A Brief Look at the Funder/Grantee Relations in Organizations Working on Gender and Sexuality in Lebanon
In this article, we briefly explore the funder-grantee relationship and examine some of the implications of donor priorities and agendas on the queer justice movement in Lebanon. We note the precarity of organizations focused on matters of gender and sexuality, whether self-identified as LGBT or feminist organizations, relying on international funding and the reduction of their political spaces by way of their turn into service provisioning due to NGOization.
A 2016 protest against the detainment of LHBT individuals under Article 534, across from a police detention center in Beirut. Source: Helem’s Facebook page
‘The term “NGOization” is commonly used among many social movements, activist networks and academics to refer to the institutionalization, professionalization, depoliticization and demobilization of movements for social and environmental change,’ as noted by researchers Aziz Choudry and Dip Kapoor. In Arabic-speaking countries, the NGO-ization of queer activism over the past decade has led to the proliferation of LGBT-focused NGOs (Non-Governmental Organizations). It is argued that the work of these organizations has resulted in the mainstreaming of LGBT identity categories, a legacy of the Global North trends, and in some instances, to the sidelining of other forms of grassroots organizing, feminist and community-based.
To produce this short article, we relied on our experiences as feminist campaigners and workers at Kohl: a Journal for Body and Gender Research. We have also consulted the minutes of a conference we organized in summer 2019 in continuity with our issue on ‘Organizing against the Tide: Alternative Economies and Gendered Labor,’ where we have devoted a panel to grassroots organizers to share their experiences on the sustainability of funds. In addition to our collective experiences, we conducted semi-structured interviews with representatives of two leading LGBT non-governmental organizations, Helem and Mosaic. Reportedly the first LGBTQ organization in the region, Helem was founded by a group of activists in 2004 in Beirut, Lebanon. Today it bases its work on service provisioning, community building, and advocacy, with an outlook towards abolishing Article 534 of the Lebanese Penal Code, which stipulates that ‘unnatural sexual intercourse’ is punishable by law. The organization provides legal services for LGBTQ individuals, and documents cases of human rights violations perpetrated by the Lebanese state. It also welcomes individuals to a community center where many community-based activities and events take place. Like Helem, Mosaic fights human rights violations and promotes the coexistence of marginalized LGBTQ groups with their societies. The organization runs a holistic program of service-provision, advocacy, research, and capacity building focused on LGBTQ groups in the Middle East and North Africa. We chose these two organizations because of the position they occupy in relation to funders and civil society, primarily their hybridity, meaning that in their work, they do not necessarily rely entirely on donor funding. Mosaic and Helem have a flexible model of operation driven by paid staff and volunteers.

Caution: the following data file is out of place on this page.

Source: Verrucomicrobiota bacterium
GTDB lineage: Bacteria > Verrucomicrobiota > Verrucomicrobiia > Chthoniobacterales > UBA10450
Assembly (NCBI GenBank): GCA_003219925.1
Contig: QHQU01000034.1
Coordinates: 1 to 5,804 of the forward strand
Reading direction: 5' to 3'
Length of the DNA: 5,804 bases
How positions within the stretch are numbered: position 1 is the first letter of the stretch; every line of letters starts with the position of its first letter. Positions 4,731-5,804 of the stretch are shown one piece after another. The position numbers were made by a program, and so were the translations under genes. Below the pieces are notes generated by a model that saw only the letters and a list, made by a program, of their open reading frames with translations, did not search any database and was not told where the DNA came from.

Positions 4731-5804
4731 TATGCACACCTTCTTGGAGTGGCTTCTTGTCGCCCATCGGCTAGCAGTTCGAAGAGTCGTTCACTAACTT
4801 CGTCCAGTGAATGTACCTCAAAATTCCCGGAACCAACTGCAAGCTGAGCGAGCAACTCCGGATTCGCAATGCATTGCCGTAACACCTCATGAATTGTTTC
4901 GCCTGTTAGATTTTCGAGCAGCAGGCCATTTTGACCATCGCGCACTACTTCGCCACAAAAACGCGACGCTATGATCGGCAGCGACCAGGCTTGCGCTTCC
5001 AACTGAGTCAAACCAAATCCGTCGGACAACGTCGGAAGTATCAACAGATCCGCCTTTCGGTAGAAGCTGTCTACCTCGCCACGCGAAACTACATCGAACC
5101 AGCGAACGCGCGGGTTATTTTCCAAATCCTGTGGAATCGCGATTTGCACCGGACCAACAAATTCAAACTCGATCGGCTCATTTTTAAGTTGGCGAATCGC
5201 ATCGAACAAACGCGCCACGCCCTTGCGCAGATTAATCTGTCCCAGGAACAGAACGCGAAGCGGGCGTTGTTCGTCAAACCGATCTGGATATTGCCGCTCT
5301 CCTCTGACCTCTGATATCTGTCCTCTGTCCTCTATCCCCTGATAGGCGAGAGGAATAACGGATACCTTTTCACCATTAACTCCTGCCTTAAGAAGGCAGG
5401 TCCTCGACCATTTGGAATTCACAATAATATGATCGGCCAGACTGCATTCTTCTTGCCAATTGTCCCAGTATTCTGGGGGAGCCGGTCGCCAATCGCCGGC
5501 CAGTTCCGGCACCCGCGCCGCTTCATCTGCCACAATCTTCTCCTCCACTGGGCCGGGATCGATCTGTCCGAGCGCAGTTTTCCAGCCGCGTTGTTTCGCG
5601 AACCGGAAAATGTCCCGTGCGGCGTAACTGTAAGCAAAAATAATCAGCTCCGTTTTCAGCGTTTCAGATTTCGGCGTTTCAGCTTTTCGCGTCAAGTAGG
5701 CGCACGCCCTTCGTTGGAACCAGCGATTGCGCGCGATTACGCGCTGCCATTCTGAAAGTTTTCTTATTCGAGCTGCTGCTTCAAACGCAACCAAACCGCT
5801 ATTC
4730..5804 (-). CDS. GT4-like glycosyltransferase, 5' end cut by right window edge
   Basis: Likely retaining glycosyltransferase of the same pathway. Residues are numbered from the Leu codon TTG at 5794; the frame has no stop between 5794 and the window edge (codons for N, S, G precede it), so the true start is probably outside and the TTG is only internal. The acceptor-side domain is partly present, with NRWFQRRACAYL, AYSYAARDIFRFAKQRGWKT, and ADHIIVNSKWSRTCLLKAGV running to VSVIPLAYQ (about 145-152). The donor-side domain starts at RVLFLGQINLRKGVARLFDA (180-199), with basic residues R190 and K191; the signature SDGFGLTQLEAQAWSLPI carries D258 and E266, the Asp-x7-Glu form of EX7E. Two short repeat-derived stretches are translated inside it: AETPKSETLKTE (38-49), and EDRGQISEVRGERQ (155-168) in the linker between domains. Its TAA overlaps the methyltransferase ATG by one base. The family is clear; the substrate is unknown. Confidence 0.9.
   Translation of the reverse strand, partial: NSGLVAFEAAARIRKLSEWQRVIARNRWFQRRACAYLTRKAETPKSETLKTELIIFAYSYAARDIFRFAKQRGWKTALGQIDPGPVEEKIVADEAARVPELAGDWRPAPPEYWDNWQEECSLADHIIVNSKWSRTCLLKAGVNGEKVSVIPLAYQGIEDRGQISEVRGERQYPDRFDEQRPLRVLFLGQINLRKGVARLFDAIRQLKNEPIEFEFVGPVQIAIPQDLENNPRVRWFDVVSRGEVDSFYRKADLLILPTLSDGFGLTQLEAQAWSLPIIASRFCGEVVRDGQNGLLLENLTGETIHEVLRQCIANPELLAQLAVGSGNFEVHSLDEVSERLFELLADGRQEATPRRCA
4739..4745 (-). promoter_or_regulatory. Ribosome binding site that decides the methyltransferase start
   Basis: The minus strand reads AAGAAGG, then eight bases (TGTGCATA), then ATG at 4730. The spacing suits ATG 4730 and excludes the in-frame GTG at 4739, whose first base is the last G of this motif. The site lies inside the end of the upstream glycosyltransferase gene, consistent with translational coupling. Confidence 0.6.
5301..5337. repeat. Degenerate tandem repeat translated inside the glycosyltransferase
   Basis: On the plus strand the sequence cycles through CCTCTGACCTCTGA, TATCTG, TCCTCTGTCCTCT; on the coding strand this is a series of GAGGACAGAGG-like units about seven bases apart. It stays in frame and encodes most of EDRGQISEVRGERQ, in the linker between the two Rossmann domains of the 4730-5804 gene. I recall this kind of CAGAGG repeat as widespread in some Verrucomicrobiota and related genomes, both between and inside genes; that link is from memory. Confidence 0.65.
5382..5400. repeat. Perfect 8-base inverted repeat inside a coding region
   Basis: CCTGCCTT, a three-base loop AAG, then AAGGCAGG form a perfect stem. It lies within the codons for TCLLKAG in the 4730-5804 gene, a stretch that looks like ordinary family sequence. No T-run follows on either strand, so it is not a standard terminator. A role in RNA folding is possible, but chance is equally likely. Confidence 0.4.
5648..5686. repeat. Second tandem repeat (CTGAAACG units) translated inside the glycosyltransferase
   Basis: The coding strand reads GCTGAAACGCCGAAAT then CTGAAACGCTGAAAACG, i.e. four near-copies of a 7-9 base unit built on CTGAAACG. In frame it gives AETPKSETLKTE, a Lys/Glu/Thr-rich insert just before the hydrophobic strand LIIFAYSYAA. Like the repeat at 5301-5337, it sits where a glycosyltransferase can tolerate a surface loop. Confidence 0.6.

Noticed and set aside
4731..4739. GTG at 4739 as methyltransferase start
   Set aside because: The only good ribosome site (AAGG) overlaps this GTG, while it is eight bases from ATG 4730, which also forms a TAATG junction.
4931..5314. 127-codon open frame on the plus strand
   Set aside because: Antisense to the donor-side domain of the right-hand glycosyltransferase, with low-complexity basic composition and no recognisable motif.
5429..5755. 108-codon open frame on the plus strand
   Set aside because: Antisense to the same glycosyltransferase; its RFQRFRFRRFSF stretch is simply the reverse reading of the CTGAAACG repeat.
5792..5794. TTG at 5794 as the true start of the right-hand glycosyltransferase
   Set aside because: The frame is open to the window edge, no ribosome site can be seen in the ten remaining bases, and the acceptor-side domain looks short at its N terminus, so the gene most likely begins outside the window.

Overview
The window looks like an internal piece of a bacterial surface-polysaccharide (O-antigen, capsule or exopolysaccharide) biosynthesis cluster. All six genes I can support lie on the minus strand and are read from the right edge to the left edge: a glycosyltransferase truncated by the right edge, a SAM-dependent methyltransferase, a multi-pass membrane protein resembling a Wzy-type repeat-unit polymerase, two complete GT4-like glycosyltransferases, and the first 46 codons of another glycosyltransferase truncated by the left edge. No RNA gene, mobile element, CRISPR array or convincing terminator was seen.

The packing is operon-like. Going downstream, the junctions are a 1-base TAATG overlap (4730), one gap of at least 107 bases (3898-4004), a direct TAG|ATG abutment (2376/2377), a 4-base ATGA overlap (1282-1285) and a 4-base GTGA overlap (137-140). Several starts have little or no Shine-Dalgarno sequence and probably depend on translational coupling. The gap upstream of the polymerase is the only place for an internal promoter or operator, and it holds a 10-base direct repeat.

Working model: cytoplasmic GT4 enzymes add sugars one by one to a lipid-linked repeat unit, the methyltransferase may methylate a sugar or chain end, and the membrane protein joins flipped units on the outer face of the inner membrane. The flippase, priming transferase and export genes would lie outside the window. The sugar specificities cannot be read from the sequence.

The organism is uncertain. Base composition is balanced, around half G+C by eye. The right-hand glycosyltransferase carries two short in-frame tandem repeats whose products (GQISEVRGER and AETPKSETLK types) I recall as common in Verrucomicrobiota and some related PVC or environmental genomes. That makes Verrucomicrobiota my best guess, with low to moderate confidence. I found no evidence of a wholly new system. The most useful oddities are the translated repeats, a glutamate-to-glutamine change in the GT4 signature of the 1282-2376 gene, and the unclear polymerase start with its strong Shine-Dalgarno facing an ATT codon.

State governance of sexual citizenship and reproductive injustice
Relying on a sectarian system, the Lebanese state sustains its governance through what they call the ‘sectarian balance’, which relies on the creation and maintenance of reproductive injustice. It determines the boundaries of sexual citizenship, not only based on parameters of nationality and heteronormative marriage, but also through questions of confession or the belonging to one of the sixteen sects recognized by the state, women passing their nationality to their children, their ability to marry, divorce, and even vote, which is reliant upon their dependence on a male counterpart, father or husband. As the country has witnessed a civil war among different religiously aligned parties, the Taif Agreement ending the war was reached through the distribution of state authority across sects based on the demographic size of each denomination. As no census has been conducted in the country since 1932, the government relies on controlling the demographic growth to preserve the imaginary sectarian balance. Talking about justice in relation to gender and sexuality in Lebanon therefore takes multiple forms, which do not solely focus on matters of queerness. They include lobbying for a unified personal status code, litigating for women's right to pass their nationality to their children, supporting refugees in accessing health and maternity services, and in general, making the country a little more livable for those who are not Lebanese heterosexual men.